The applicant [Mr Maurice Papon] is a French national, born in 1910 and currently in custody in the Santé Prison in Paris. He was represented before the Court by Mr Francis Vuillemin and Mr Jean-Marc Varaut, both of the Paris Bar. The respondent Government were represented by their Agent, Mr Ronny Abraham, Director of Legal Affairs at the Ministry of Foreign Affairs.
A. The circumstances of the case
The facts of the case, as submitted by the parties, may be summarised as follows.
On 2 April 1998 the Gironde Assize Court found the applicant guilty of aiding and abetting crimes against humanity and sentenced him to ten years’ imprisonment. On 21 October 1999 the Court of Cassation ruled that he had forfeited his right to appeal on points of law because he had failed to surrender to custody. Those proceedings gave rise to application no. 54210/00.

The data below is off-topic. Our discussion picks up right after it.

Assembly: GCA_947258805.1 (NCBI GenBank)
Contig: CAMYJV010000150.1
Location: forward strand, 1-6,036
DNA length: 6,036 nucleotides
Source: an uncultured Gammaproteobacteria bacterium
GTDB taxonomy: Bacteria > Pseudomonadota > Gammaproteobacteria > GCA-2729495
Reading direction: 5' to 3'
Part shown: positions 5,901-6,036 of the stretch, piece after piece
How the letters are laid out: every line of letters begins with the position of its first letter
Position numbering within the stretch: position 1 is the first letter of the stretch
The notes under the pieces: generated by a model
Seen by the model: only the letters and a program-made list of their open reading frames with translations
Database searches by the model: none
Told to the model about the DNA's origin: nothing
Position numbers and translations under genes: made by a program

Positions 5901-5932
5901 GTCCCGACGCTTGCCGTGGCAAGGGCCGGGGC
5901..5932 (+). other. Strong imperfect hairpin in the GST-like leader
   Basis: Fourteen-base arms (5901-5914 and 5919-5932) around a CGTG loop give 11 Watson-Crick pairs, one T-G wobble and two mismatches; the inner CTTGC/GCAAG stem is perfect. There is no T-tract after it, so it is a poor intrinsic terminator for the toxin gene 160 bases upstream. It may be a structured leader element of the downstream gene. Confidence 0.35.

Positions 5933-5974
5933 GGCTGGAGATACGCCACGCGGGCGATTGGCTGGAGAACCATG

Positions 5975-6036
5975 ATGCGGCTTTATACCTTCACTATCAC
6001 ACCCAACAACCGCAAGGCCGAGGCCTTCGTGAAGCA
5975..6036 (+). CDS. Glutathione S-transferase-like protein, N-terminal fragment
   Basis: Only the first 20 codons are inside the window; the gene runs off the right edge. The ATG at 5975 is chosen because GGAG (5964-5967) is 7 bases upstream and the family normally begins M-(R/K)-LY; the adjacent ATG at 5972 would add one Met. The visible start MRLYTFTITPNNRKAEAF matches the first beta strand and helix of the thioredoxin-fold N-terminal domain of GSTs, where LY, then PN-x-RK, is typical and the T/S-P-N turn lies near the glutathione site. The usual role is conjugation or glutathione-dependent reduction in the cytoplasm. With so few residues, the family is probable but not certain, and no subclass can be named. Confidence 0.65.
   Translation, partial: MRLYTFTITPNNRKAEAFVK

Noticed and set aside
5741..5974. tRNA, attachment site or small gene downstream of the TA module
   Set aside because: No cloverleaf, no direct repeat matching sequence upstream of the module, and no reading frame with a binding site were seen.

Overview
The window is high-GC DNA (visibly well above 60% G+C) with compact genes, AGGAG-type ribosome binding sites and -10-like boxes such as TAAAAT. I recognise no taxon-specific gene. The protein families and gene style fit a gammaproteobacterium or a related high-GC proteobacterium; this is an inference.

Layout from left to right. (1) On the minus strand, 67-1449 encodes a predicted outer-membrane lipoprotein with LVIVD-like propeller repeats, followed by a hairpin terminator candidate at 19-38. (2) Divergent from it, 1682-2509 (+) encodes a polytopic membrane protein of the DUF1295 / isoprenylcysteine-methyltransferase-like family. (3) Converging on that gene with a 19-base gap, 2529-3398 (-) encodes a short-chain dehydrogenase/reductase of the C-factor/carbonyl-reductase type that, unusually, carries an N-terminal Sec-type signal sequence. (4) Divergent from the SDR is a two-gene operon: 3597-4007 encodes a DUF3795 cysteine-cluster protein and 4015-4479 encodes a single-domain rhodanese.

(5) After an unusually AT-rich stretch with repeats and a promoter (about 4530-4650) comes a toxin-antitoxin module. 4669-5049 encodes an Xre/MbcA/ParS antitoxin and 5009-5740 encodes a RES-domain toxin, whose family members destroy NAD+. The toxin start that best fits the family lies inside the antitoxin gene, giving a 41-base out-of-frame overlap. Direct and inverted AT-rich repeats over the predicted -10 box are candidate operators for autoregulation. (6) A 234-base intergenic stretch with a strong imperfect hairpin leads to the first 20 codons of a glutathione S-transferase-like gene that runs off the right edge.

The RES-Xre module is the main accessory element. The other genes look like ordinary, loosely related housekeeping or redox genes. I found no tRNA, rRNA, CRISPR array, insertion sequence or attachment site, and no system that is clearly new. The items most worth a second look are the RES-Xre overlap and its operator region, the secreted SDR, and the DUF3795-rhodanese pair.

From 22 October 1999 to 13 November 1999 the applicant was held in Fresnes Prison, initially in the prison hospital and then under normal conditions in a cell in the prison’s solitary-confinement wing. On 13 November 1999, on an application by his lawyer, who considered the conditions in which the applicant was being held unacceptable (particularly the very low temperature in his cell), the prison authorities decided to transfer him to the Santé Prison in Paris on the ground that he could be provided there with conditions of detention that were more suitable. Since then the applicant has been serving his sentence at the Santé Prison.
1. Applicant’s state of health and medical supervision